Failure isn’t fatal

It’s fortunate.

It tells us

we have reached the point

where we can no longer continue without change,

without a new approach,

a new learning.

We have reached the limit of

our current ability.

It gives us a measure

of where we are today, and

how far we’ve come.

It is a limit without limiting,

a boundary without bounding.

To the extent we can see beyond our point of failure,

it shows us what we can be,

what we might be,

if we commit ourselves to

being better,

by doing better,

because we know better is out there

calling to us.

It doesn’t taunt or tease.

It bows our head in defeat

showing us

the line

we stand on

is the starting line.

Helicopter Parenting: It’s Biblical!

photo credit: dwellingintheword blog“… the mother of Zebedee’s sons came to Jesus with her sons and, kneeling down, asked a favor of him. “What is it you want?” (Jesus) asked. She said, “Grant that one of these two sons of mine may sit at your right and the other at your left in your kingdom.” (Matthew 20:20-21)

Oh my goodness, we’ve been helicopter parenting for 2000 years!

This mother is interceding herself between her sons and the Lord Himself in order to be sure they get the best seats at the table.

After it didn’t work out with Dad and the family fishing business (They climbed out of the boat to follow the wandering man from Galilee.) Mom, now that Dad is probably no longer talking to the boys, rushes in just to be sure they’ll be all right.

Of course she does, because that’s what we do. We raise them and teach them and then, when they go their own way, we keep an eye on them just in case they need rescue. Our urge to save our kids is nearly insurmountable.

But then reality swoops in to save us from ourselves…

You don’t know what you are asking,” Jesus said to them. “Can you drink the cup I am going to drink?” 

“We can,” they answered.

We don’t hear from Mom after that. I’m thinking her helicopter came in for a crash landing.

Looking Our Best

LeBolt 029HRThere I am, in all His glory.

Funny, when the book needed an author photo, I thought, really, who would want to see me on the cover of this thing? But it’s a coaching and fitness book, and don’t you want to know who you’re taking advice from? Does she look like she practices what she preaches? Can you trust her? Would you want to get to know her?

So, there I am, with the high intensity lights shining on me, the background screen fixed just so. Tilt your head this way, says Mark the photographer. Look that way. Cross your arms. Now, that did it, because give me a defiant posture and I’m on.

All the while I’m thinking, this photo will go on the work You are doing in me, Lord. How can I possibly say that in how I look? Will your light shine when all I see now are spotlights and all I’m hearing is instructions?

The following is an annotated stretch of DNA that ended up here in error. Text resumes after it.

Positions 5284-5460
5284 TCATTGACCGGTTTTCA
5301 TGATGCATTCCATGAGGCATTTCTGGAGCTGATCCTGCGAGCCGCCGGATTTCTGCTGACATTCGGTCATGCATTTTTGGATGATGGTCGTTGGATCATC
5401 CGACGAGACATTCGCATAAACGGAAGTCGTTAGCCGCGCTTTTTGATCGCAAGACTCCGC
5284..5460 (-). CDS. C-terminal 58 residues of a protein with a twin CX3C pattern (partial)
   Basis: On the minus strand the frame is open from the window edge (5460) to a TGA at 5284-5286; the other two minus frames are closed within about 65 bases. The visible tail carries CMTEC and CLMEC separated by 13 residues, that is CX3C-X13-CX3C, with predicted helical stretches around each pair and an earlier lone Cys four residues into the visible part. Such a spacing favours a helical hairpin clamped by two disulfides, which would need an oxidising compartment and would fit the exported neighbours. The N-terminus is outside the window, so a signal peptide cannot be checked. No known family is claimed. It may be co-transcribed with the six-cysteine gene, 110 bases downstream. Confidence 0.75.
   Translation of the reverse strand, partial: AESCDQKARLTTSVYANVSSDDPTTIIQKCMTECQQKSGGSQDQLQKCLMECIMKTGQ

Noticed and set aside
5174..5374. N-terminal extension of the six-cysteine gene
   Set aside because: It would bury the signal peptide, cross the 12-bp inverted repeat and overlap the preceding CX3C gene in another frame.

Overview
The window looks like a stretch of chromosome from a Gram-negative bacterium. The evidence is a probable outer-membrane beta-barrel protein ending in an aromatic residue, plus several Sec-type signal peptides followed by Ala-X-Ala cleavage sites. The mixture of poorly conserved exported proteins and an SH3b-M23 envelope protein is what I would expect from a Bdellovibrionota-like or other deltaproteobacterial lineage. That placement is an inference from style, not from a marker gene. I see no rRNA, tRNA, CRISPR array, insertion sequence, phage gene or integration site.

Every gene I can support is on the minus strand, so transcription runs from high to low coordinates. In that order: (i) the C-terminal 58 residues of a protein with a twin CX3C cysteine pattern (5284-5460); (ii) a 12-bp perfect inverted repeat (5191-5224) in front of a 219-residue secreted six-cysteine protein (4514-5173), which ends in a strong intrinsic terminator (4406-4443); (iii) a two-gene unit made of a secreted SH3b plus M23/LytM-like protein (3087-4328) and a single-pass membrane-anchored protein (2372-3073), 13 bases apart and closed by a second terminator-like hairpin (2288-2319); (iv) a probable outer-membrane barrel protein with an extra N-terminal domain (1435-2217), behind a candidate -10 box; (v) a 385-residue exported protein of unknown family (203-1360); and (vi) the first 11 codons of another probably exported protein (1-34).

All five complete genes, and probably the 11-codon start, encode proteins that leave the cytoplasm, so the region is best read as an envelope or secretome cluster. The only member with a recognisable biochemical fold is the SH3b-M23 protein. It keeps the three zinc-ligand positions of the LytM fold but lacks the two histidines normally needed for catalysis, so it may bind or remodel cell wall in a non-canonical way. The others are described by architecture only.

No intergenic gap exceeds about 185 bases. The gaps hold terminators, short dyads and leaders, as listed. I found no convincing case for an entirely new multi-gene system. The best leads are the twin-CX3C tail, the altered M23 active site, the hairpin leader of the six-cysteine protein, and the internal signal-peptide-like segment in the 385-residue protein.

It was a nice day so we moved outside. And wouldn’t you know there was a soccer field just down the hill, so we traipsed over there, past the middle-aged guy playing his guitar in the parking lot, by himself, to an empty soccer field. Now, we have a new source of light, the sun. But instead of au naturel, we will be using a large reflective screen that looks very much like the one I put in my car window on very hot days. My photographer’s assistant positions herself to reflect the light of the sun onto me, standing alone on an old soccer field, and Mark clicks away.

I worry out loud. You know my eyes tend to close when I smile, especially the right one. Try not to get my pants, they don’t match my shirt. And sneakers! Why didn’t I didn’t think to bring my turf shoes? Or a ball? Thank goodness they have a ball.

I don’t actually see what the photographer sees. I see me, the me who really doesn’t belong on a book jacket, who can’t believe she has hired a professional to take her photo and is right now at a photo shoot like some kind of movie star.

“Oh, I can open up your eyes later,” Mark tells me, “and air brush out the pants.”

Really? He can take away the imperfections?

It’s amazing how just knowing that takes away your reluctance and shelves your inhibitions. This guy is going to make me look just right! No external assurances, no ‘oh, you look fine’s’  or ‘don’t worry about it, people won’t notice’s’ or ‘you’re just being silly’s’  would have done to me in that moment what his words did. His ‘I will perfect you’ released what was inside of me to be just me. Nothing else would have done it and yet, it’s the promise we all have and the gift we are all offered.

I’ll touch up later what’s not quite perfect yet. Trusting that is what gets us ever so close to what He intends for our now.

LeBolt 014HR

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